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Defining Utilization and Occupancy in the Contact Center

Defining Utilization and Occupancy in the Contact Center
CommunityWFM Team
Written By CommunityWFM Team
On Feb, 2 2024
3 minute read

Whether you’re just starting out in the contact center workforce management (WFM) industry or are a seasoned professional, it’s no secret that every type of work has their own unique terminology.

The WFM industry is no different. Today it’s time to look at two terms which are somewhat similar but also different in their own way – utilization and occupancy.

What is utilization?

Utilization is a way within a contact center to calculate the productivity of a specific agent in comparison to what they are, in theory, able to complete throughout a workday. What utilization uncovers is exactly how effective a contact center is at maximizing the work an agent can perform based on their shift and the operational processes in place. It’s related to adherence tracking.

How do you calculate utilization?

The simple formula below provides a general framework for obtaining the utilization metric…

(Total clock in time / Total shift time) x 100

So if an agent was clocked in for 6 hours out of an 8 hour shift, they would have a utilization of 75. This means that for 75% of their shift the agent was clocked in and able to work. It’s a little low… maybe they needed a long lunch on this day alongside some additional breaks.

What is occupancy?

Contact centers, including those with workforce management software, measure occupancy to determine in a general sense what agents are doing when they are available to work with customers. This metric doesn’t factor in breaks or time away for other events. Sometimes referred to “phone ready” (PR), it correlates directly with the amount of time during the day an agent is actively involved in the customer care process. This includes time not only spent on the phone (both talking and on hold) but also after call wrap up tasks.

How do you calculate occupancy?

Determining occupancy means looking at how much time an agent spends working with customers in some way. The equation below is commonly used for creating an occupancy metric.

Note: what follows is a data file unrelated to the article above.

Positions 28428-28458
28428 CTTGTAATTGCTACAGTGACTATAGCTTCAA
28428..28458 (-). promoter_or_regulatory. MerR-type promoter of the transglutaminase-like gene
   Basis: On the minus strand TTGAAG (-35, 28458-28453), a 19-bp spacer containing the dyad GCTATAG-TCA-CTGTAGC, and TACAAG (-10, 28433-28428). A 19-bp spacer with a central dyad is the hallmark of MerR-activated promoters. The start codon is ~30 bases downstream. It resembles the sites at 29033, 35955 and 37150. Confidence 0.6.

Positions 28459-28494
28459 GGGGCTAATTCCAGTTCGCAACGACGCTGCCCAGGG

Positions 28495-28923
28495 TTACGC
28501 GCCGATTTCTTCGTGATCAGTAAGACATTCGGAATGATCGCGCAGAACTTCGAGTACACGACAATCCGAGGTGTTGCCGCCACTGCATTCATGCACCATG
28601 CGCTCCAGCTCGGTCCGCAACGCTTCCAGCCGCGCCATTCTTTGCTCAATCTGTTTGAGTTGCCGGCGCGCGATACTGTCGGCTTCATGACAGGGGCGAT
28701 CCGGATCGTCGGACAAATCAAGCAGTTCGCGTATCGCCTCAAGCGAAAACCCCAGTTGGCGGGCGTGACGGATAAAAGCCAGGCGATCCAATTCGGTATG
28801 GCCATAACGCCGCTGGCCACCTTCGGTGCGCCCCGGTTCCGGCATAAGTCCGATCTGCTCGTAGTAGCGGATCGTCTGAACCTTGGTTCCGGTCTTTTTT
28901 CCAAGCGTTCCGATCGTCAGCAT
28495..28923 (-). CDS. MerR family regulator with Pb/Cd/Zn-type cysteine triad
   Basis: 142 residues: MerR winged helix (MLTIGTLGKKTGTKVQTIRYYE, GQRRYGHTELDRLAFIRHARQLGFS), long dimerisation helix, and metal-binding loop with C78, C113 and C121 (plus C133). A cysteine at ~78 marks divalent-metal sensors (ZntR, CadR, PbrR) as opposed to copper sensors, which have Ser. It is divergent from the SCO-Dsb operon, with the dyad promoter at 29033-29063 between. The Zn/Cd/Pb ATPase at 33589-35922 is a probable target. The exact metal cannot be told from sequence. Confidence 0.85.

(Total PR time / Total clock in time) x 100

This means if an agent has a PR time of 8.5 hours and they were clocked in for 10 hours in a single day, their occupancy would be 85%.

How to combine utilization and occupancy data for the best results

Both utilization and occupancy are important metrics to a contact center on their own. However, combined they can be useful for more accurately conveying the true status of contact center operations.

The biggest difference between the two metrics is that utilization factors in the entire shift time of an agent while occupancy focuses only on when the agent is in their PR status and helping customers. Because of this, contact centers can evaluate both metrics together to best determine what changes need to be made to schedules, intraday management, and more.



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For example, if occupancy is trending above 90% with most agents but utilization is around 70%, it means the agent workforce is spending less time working but when they do it’s almost always with a headset on and in conversations. This isn’t a good combination because burnout and excessive errors are more likely if agents are jumping between customer conversations nonstop when they are on the clock.

Instead, attempting to move both metrics to around 80% could keep productivity levels at a similar rate but reduce fatigue and errors because agents feel less pressure to rush between calls (the byproduct of a 90%+ occupancy score).

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